‘Quiet for quiet’ arrangement emerges between Israel and Hamas in Gaza

Official: No 'true agreement' without return of soldier's bodies, civilians

 A truck parks next to a security barrier inside the Kerem Shalom border crossing terminal between Israel and Gaza Strip January 16, 2018 (photo credit: AMIR COHEN/REUTERS)
A truck parks next to a security barrier inside the Kerem Shalom border crossing terminal between Israel and Gaza Strip January 16, 2018
(photo credit: AMIR COHEN/REUTERS)
The message that emerged from Wednesday’s security cabinet meeting on the Gaza situation is that Hamas quiet will be met by Israeli quiet – essentially a return to the arrangement between Israel and Hamas that existed following Operation Protective Edge in 2014.
Israel lets food, goods back into Gaza as Egypt pushes truce, August 15, 2018 (Reuters)
Because of the relative quiet of the last few days, Israel opened up Kerem Shalom on Wednesday to trucks bringing supplies into Gaza. That crossing has been largely closed since mid-July, as a response to the wave of incendiary balloons and kites that set alight thousands of dunams around the Gaza Strip.
Following the security cabinet meeting – the fourth meeting held on Gaza over the last 10 days – one diplomatic official said there would not be a “true arrangement” with Hamas without the return to Israel of the bodies of the two IDF soldiers and the two Israeli citizens being held in the Strip. “The current quiet is a result of the aggressive actions of the IDF, which will continue as needed,” the official said.
The official added that the current quiet was a result of understandings brokered by Egypt and the UN. “In light of this, the Kerem Shalom Crossing was opened and the area of fishing rights around Gaza was widened,” he said.
The official said that if the commitments under the arrangement are honored, it would be possible to deal with other humanitarian issues, “including the return of our soldiers and citizens.”
Regional Cooperation Minister Tzachi Hanegbi – who is a member of the security cabinet – said that there would not be any wide-ranging easements on Gaza – such as a green light for constructing significant infrastructure projects there – without the return of the soldiers’ bodies and the Israeli citizens.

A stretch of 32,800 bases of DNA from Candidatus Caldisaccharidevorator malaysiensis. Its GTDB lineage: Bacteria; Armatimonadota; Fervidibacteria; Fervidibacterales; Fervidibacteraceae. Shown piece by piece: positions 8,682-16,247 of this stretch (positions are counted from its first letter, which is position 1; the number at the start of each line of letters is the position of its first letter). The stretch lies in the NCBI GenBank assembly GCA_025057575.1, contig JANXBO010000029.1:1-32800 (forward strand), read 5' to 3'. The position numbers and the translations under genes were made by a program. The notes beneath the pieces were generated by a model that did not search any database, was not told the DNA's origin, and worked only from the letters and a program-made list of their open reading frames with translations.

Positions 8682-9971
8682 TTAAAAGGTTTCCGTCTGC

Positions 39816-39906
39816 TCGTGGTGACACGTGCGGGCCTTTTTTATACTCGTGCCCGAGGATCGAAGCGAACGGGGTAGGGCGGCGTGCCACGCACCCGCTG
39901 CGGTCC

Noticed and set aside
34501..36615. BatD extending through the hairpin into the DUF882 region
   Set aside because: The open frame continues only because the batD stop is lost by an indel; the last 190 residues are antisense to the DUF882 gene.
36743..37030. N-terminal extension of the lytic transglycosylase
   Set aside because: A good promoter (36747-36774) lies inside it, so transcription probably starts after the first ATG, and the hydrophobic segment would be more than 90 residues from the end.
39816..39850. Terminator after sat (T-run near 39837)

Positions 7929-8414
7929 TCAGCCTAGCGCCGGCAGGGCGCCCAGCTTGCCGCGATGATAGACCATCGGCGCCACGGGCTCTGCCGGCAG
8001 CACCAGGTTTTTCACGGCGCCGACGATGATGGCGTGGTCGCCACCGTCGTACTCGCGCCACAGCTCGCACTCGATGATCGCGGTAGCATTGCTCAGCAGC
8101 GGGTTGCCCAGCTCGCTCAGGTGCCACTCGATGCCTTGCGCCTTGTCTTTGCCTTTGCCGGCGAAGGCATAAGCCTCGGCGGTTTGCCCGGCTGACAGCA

At the same time, he said in a Kan Bet radio interview, Israel has an interest in preventing a humanitarian crisis in the Strip. If the quiet is strictly enforced, Israel is expected to increase the supply of fuel into Gaza, which today only has about five hours of electricity a day. Hanegbi said that Israel would “be happy” if the hours of electricity in Gaza would increase.
Hanegbi said that in the “quiet for quiet” equation, Israel did not need to respond militarily to every inflammable balloon coming from Gaza, such as one balloon that caused a fire on Wednesday.
“We don’t have to wail about every balloon,” he said. “We are in a strategically sensitive situation; we have considerations well beyond only one front, and have to take a wider perspective.”
In addition to Gaza, the security cabinet also held the first of what is to be a number of discussions on Israel’s security doctrine for the next decade.
Netanyahu, according to his office, presented the ministers with the expected threats Israel will face over the next decade, and the forces that will be needed to meet them.
As a result, the prime minister plans to increase the defense budget to fully 6% of the country’s GDP.
By comparison, according to World Bank Statistics, 3.1% of the US GDP went to defense in 2017, compared with 1.2% in Germany, 2.2% in France, and 10.2% in Saudi Arabia.
“Because of our small size, the concentration of the population, and the multitude of threats around us, Israel’s security needs will always be much larger than those of any country of the same size,” Netanyahu said. “In the last two decades, we have cultivated a free economy to serve the needs of the state, especially security. In the face of the current threats, we are at the opposite point. Today, we need to invest more in security to protect our achievements and ensure continued economic growth.”